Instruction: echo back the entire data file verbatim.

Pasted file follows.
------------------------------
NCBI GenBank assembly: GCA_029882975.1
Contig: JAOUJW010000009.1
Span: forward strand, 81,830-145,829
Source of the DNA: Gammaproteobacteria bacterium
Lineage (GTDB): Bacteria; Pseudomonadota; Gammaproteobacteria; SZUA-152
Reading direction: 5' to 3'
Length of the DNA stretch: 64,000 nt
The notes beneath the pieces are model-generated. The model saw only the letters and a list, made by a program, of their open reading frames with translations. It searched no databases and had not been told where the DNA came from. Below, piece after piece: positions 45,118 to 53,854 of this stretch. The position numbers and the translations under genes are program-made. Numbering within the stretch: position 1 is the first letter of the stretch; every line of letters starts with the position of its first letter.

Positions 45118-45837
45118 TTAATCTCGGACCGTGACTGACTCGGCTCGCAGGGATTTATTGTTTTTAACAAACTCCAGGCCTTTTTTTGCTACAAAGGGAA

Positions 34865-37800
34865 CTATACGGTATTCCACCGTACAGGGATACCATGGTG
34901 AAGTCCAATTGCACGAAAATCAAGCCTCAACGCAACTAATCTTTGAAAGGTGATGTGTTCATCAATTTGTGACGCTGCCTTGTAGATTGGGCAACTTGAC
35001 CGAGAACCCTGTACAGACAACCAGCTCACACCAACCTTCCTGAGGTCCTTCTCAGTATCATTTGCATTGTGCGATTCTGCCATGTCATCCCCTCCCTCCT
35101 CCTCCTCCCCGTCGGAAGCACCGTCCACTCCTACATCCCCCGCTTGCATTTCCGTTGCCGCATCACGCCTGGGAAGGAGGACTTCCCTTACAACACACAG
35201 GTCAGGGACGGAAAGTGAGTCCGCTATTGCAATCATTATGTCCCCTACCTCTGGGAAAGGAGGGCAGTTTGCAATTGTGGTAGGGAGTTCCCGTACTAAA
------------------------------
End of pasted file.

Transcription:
NCBI GenBank assembly: GCA_029882975.1
Contig: JAOUJW010000009.1
Span: forward strand, 81,830-145,829
Source of the DNA: Gammaproteobacteria bacterium
Lineage (GTDB): Bacteria; Pseudomonadota; Gammaproteobacteria; SZUA-152
Reading direction: 5' to 3'
Length of the DNA stretch: 64,000 nt
The notes beneath the pieces are model-generated. The model saw only the letters and a list, made by a program, of their open reading frames with translations. It searched no databases and had not been told where the DNA came from. Below, piece after piece: positions 45,118 to 53,854 of this stretch. The position numbers and the translations under genes are program-made. Numbering within the stretch: position 1 is the first letter of the stretch; every line of letters starts with the position of its first letter.

Positions 45118-45837
45118 TTAATCTCGGACCGTGACTGACTCGGCTCGCAGGGATTTATTGTTTTTAACAAACTCCAGGCCTTTTTTTGCTACAAAGGGAA

Positions 34865-37800
34865 CTATACGGTATTCCACCGTACAGGGATACCATGGTG
34901 AAGTCCAATTGCACGAAAATCAAGCCTCAACGCAACTAATCTTTGAAAGGTGATGTGTTCATCAATTTGTGACGCTGCCTTGTAGATTGGGCAACTTGAC
35001 CGAGAACCCTGTACAGACAACCAGCTCACACCAACCTTCCTGAGGTCCTTCTCAGTATCATTTGCATTGTGCGATTCTGCCATGTCATCCCCTCCCTCCT
35101 CCTCCTCCCCGTCGGAAGCACCGTCCACTCCTACATCCCCCGCTTGCATTTCCGTTGCCGCATCACGCCTGGGAAGGAGGACTTCCCTTACAACACACAG
35201 GTCAGGGACGGAAAGTGAGTCCGCTATTGCAATCATTATGTCCCCTACCTCTGGGAAAGGAGGGCAGTTTGCAATTGTGGTAGGGAGTTCCCGTACTAAA